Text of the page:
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Friday, May 3, 2024


Spring is a wonderful time for all gardeners but particularly so for desert gardeners. It is the season of spectacular bloom brought on by winter rains. I have taken advantage of that by adding many blooming plants to my garden to complement the cactus and succulents. Some are perennial and some are annuals like this scarlet flax Linum grandiflorum rubrum. Annuals like to seed themselves along the edge of the paths where they driven by rain. Not always the best place.

Flax are dotted all over the front garden among rocks and cactus. I have always favored growing from seed and finally had success with damianita, Chrysactinia mexicana. This one I grew from seed planted 2 years ago. If I'm not careful it will be crowded out by these penstemon seedlings and a desert marigold. Despite the enormous numbers of seed they produce I have only ever found one growing naturally in my garden. No doubt the fault of the hungry quail who frequent the garden.

Damianita, blackfoot daisy and skullcaps are perfect low-growing perennials for the desert rock garden although not easy to come by. I did manage to find 2 purple skullcaps but unless they are in bloom they are sometimes miss-labeled and turn out to be the more common pink variety. Despite the many flowers and seeds produced it is very difficult to get these three to self-seed.

I'm trying to maintain a good balance of flowers and succulents for the quieter time of year when the cactus are center stage.

The damianita will  need to be sheared back soon so they can bloom again when and if the monsoon rains come. 


Just coming into bloom is the chocolate daisy, Berlandiera lyrata. I bought one plant 2 years ago and have been able to grow several more plants from seed over the winter. It has always performed well throughout the year opening new flowers every day. It is a morning bloomer, closing its petals by noon. It's chocolaty fragrance cannot be missed when walking around the garden. 

 This is one of three hedgehog cactus, Echinocereus triglochidiatus, I inherited,  which has bloomed successfully each year.  Their location is not ideal as they receive sun only in the later parts of the day. A place in a more open spot would probably result in a more spectacular bloom. I have allowed this native cudweed to remain. I love its silvery soft leaves which are the closest we would get to growing lambs ears in the desert. Some call it pearly everlasting as the flowers do well when cut and dried. 

My desert marigold,  Baileya multiradiata, has become so successful that it threatens to overgrow the driveway. I think it must be getting too much water. It reseeds quite readily where the layers of rock are not too deep or too large.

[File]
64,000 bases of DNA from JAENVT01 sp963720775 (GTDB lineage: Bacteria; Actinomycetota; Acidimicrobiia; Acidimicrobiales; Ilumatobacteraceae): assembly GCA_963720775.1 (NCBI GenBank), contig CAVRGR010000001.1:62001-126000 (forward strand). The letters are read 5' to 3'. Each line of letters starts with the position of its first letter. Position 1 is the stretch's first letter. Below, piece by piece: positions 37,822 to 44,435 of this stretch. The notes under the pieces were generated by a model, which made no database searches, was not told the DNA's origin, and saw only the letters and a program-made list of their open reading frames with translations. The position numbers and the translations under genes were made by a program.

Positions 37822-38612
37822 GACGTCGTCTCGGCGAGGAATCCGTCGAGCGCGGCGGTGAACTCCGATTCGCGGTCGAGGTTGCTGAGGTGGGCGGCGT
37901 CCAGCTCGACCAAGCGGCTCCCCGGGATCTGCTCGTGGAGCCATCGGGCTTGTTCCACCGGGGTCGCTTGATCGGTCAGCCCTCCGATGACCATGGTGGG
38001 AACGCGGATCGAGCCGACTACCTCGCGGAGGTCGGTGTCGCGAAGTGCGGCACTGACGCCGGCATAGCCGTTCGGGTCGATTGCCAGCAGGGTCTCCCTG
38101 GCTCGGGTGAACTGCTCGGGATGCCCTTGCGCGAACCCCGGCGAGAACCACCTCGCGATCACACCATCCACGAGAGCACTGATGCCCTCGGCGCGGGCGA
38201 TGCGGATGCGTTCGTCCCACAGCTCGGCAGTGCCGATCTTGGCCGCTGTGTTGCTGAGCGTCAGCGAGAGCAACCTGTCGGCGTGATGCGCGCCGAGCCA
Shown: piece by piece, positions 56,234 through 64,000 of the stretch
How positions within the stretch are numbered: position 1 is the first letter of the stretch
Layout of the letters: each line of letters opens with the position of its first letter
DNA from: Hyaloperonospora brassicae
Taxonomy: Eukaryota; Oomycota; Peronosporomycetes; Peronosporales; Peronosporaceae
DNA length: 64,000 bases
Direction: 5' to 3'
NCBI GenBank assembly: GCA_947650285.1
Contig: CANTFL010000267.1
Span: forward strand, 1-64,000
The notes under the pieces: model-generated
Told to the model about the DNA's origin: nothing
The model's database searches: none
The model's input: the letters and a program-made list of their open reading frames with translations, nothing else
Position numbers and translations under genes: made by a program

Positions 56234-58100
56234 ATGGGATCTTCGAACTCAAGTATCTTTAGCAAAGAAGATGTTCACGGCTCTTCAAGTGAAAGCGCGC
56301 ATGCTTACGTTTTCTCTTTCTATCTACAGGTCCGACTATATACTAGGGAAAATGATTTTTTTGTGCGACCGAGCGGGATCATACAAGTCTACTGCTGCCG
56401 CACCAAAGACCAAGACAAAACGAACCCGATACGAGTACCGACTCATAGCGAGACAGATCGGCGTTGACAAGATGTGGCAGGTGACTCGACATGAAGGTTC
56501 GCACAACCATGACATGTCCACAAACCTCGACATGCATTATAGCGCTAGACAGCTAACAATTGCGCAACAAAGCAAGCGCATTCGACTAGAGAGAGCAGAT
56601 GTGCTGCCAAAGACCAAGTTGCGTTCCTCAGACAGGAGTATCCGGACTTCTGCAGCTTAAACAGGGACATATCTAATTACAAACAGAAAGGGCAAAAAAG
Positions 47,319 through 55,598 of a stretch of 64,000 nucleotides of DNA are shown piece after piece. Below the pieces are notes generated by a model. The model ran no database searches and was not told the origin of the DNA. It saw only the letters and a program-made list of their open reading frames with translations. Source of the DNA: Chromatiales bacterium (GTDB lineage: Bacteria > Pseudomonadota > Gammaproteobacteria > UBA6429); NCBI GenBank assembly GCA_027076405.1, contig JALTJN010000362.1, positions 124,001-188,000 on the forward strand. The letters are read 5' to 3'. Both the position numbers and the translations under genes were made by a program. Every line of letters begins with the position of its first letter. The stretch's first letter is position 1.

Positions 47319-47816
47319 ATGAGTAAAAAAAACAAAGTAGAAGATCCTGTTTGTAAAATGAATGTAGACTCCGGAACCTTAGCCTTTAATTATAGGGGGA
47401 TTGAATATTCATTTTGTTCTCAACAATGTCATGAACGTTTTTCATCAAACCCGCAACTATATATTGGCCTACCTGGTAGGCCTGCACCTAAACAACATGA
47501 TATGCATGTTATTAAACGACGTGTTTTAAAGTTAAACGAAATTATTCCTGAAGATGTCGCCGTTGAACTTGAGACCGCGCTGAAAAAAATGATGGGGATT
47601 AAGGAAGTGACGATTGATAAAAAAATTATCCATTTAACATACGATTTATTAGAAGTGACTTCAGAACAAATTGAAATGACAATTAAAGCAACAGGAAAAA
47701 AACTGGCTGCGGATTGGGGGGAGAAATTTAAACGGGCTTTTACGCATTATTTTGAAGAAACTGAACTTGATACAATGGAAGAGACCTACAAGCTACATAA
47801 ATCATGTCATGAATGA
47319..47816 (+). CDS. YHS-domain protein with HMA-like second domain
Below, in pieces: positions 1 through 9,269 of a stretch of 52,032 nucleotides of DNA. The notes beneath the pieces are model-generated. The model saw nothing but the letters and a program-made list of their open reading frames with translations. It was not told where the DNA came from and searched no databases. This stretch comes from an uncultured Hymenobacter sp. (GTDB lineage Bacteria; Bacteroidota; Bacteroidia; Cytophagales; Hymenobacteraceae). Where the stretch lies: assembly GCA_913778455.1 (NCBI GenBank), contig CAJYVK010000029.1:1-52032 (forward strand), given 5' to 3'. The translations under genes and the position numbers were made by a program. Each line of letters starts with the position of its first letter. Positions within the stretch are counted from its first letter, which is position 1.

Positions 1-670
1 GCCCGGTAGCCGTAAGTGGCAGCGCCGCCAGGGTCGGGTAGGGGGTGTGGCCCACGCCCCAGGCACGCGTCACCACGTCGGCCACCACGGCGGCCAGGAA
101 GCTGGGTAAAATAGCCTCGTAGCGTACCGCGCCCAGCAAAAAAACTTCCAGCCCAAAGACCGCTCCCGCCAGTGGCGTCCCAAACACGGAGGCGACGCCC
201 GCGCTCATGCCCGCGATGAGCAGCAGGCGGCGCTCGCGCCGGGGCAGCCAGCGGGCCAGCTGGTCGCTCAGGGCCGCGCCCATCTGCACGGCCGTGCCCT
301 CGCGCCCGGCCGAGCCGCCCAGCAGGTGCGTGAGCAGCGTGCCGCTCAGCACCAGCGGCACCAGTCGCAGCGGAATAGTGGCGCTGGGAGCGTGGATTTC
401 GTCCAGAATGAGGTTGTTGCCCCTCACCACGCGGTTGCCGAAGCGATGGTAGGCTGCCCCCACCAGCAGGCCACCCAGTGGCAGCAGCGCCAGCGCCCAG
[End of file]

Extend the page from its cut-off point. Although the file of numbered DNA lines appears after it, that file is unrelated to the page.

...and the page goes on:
Spring is a very yellow time of year in the desert and I think I may just have a little too much of it. Between the brittle bush, damianita and the desert marigold I need to find a happier balance. Brittle bush is a wonderful desert plant which also reseeds heavily. I think it is underused as a native plant filling the roadsides with its yellow and dusky sage colored leaves. 


Seeds of blanket flowers grown from seed last year have been immensely successful. They are acting as though they are perennial. Last year they bloomed all summer long. You couldn't ask more of a plant in this desert climate.

 And there are frequent pop-ups in the spring of native wildflowers like the verbenas.

                                                         Verbena gooddingii

                                                              Moss verbena, Verbena tenuisecta

 The mix of colorful annual, perennials, cactus and succulents is a joy to behold on my early morning stroll around the garden. And it is always early.  Spring and summer in the Sonoran desert is a time to get up early to enjoy the cool mornings. The sun rises early and we must make the most of the best part of the day. Now we are in our dry summer with no rains expected until the monsoons arrive in July. Fingers crossed we will get good rains this summer.


  1. Really beautiful, Jenny! So colorful. I should try some of these again. I once had daminita, Blackfoot
    Daisy and blanket flower, but they were not long lived in my alkaline clay soil. I have more sun now and some areas with rocks or decomposed granite where some of these might work now. Love that flax and the blue skullcap.

    1. You are right about their short life. It seems they love this desert alkaline soil. It is very sandy and gritty and has never been amended. I think that must be the answer. I save seeds but never get them to germinate.

  2. Your garden is looking very bright and cheerful. I love yellow especially in the Spring so I don't think you can every have too much of it. Just makes you feel good.

    1. All that yellow is cheerful and also short lived. I need to cut back all those plants ready for a new flush when summer rains arrive.

  3. I've come to appreciate the flowering plants add panache to succulent beds and I've begun purposely weaving them into those beds. I need to follow your example and use seed to work in more flowering annuals and perennials. I smiled at your reference to an excess of yellow at this time of year. While I love yellow, I've rather overdone it in one of my back borders this spring.

    1. I need to find some other players that stay manageable. Maybe I shouldn't be turning my nose up at the pink skull cap. The only problem is finding a nursery close by that has native plants. I have never been one for mail order buying but maybe I need to change my ways.

  4. Beautiful, Jenny. As your garden grows more established, I'm seeing echoes of your Austin garden that I remember with great fondness.

    1. Yes, it seems I can;t help myself and I am beginning to wonder whether that is a smart move!


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